My friend from Jackson arrives with a pair of bolt cutters.  We liberate the bike from the rack, and they let Kristen up the mountain.  I’m completely shaken, but I will at least make the start.

I shouldn’t even be here, so I take the front row.

I took off with everything I had and gapped the field for about half a minute, after which I stopped pretending and sat up.  I finished in 1:40, about two minutes slower than my practice ride.

I’m sobbing into my daughter’s shirt.

I think #12 is our last trip to the clouds for a while.  For now, we just need to live.


Back on the Horse

I raced a bike on Saturday.  It went fine.

This is the first time that I’d exerted myself like this all year.  I did manage to run a 5k a few weeks prior, but as it works out those events are about half as long as a cross race.  Cross is just this rotten hour of brutality when it’s a typical hot and dusty mid-September.  I recall thinking, mid-race, that not only is this not fun, but good luck convincing anyone that this sport is something worth doing when it’s like this.
White Park is hard.  As the laps wear on, you’re just heaving yourself up that hill, hoping that circumstances converge to prevent you from having to ride it too many more times.  Another year I would have raced singlespeed, but not this one.  No miles, no legs, just some artifacts of fitness from a spring training regimen.  I opted for my geared bike instead.
This race was really just a way to prove to myself that mentally, I could still race.  That I could get around the course without some resident fear of crashing and hitting my head.  Which I don’t have; I know that.  My brain is smart enough to know that what happened in May was just a fluke, whatever in hell the root cause of it was.
I don’t race with complete reckless abandon, but then, I haven’t done that since 2008, when I started hitting my head.  My 52/61 finish at White Park was a performance absolutely in line with what I’ve been doing all along since that time.  Despite a year in which I’ve been about half as active as I usually am.

// I guess it’s on me to figure out if this is something I still want to be doing.  I love racing.  I love the dynamics of it, the drama of it.  Yes, that happens at back of the pack, just like it does at the front.  It happens all over the field.  That’s why Star Cup was born actually.  In a normal year that would be taking off, but of course.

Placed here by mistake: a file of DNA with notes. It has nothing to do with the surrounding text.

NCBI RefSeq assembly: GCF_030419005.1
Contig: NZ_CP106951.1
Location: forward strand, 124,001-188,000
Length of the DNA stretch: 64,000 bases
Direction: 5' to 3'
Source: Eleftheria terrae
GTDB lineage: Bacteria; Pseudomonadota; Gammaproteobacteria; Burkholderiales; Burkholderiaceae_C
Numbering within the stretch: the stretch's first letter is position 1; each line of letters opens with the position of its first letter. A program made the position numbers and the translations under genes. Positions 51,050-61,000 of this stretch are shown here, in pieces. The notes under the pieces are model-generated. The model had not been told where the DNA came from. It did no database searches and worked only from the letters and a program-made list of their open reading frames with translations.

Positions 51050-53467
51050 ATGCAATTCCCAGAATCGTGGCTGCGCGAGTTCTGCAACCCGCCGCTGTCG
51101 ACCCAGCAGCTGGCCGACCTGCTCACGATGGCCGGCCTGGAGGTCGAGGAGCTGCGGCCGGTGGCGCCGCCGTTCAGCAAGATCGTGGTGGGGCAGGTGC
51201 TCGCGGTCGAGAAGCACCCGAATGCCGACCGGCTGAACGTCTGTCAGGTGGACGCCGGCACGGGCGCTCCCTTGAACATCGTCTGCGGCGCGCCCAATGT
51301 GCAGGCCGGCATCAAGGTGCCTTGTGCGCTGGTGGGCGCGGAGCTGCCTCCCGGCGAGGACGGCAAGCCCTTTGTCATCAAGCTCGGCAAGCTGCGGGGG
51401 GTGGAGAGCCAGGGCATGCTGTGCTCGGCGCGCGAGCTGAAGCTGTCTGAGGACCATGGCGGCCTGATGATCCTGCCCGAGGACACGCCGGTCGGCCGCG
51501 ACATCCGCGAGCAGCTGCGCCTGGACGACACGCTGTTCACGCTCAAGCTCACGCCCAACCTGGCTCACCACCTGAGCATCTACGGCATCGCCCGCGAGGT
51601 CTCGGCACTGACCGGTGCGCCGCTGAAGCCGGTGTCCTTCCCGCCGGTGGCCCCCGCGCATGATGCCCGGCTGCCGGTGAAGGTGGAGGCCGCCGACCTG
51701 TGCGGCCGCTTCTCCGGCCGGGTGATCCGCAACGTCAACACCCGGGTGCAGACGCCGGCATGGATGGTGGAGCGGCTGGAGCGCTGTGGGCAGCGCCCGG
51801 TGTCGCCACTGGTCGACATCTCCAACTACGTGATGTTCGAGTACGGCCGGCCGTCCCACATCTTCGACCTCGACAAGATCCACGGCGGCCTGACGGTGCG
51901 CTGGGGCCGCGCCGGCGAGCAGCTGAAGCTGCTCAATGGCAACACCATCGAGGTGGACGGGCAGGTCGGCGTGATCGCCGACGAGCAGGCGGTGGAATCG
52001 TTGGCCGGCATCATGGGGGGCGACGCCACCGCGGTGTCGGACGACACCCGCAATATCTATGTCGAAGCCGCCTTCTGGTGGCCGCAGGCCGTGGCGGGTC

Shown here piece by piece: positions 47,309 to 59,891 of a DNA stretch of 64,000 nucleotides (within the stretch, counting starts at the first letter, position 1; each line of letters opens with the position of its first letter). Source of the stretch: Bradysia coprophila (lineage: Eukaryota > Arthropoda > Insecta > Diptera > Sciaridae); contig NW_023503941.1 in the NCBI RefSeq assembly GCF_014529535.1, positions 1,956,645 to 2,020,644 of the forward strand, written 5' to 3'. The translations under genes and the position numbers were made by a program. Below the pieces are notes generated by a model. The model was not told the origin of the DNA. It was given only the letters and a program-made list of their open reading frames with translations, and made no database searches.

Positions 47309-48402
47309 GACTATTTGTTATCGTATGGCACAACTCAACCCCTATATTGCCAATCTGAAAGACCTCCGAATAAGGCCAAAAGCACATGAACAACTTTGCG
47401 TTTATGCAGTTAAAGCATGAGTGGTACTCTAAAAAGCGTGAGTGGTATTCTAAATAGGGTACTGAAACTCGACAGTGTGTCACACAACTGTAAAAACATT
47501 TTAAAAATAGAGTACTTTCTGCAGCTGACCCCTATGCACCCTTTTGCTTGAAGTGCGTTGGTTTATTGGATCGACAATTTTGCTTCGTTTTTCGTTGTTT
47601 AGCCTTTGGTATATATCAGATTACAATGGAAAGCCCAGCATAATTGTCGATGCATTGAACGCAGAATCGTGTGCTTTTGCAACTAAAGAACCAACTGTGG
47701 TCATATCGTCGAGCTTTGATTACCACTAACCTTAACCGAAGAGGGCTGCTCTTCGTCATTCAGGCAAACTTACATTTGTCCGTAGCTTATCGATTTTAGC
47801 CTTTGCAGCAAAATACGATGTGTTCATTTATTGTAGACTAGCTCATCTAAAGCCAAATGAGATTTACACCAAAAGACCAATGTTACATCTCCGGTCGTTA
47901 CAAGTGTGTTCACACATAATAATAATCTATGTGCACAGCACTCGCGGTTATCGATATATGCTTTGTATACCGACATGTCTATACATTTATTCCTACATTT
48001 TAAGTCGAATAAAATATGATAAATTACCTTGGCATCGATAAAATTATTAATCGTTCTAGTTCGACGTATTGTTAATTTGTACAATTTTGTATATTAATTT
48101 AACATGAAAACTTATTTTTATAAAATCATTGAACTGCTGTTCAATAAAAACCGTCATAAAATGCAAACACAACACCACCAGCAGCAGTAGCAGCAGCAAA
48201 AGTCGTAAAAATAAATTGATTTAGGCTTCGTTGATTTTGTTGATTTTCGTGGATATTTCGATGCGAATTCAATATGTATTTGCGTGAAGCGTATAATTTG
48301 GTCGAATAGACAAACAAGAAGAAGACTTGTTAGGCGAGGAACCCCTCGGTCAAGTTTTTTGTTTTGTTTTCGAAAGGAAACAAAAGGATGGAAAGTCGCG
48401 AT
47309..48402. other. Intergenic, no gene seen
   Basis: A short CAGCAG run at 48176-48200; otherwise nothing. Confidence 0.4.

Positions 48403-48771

But the aspects of racing I do not like, I remembered quickly as we get into the final minutes of the race.  The overt seriousness of something that makes no sense.  The lack of courtesy in the waning moments, long after things have been settled.  Chopping turns, not calling out as you approach to lap someone.  Just this totally unnecessary bullshit that has no place in amateur sport.

That’s all this is.  Nothing is at stake if you’re off the podium.  Nothing.  There is no reason to cut me off or nearly take me out as you’re lapping me with one minute to go en route to your 10th place finish in the 3/4 combined field.  The guy who did this yelled to me THIS IS RACING.  To which I replied THIS IS PARTICIPATION.  Get your shit straight man.

Where then I regret not having the balls to just race SSCX.  I’m not saying that mentality of misplaced purpose doesn’t exist in that discipline, but I am.  Or certainly not as much.  Undeniably they’re on two different planes of existence.

My time on the Bianchi is finished I think, it’s very hooked up, but it’s not as good a fit as my G&T.  So I’m considering just ripping all the gear-making stuff off the G&T and running an old XTR rear derailleur as a sacrilegious tensioner, and just walking away from the other fields for a while.

I rolled up to watch the start of the White Park SSCX field on Saturday, right after my race.  I sort of looked at that group in awe, especially as they clawed their way up that hill.  Total studs, women and men alike, to have the guts to line up and put themselves through that.  As someone who has carried the singlespeed flag for a long time, having started racing cross that way eight years ago, having raced SSCX at White Park in that very same field before, I felt like I was looking through a window into a party I should have been at.  I should have just gone for it.

The important thing I guess is that I tried to race again, after a long time of not knowing whether or not I would even do it anymore.  Despite the total mess it can become, cross seems like something I still can and want to do.  The road stuff, I just don’t see it.  Smacking my head on pavement again seems like the most unappealing thing in the universe.  Stay tuned, everything changes.

Improving Your Coffee Situation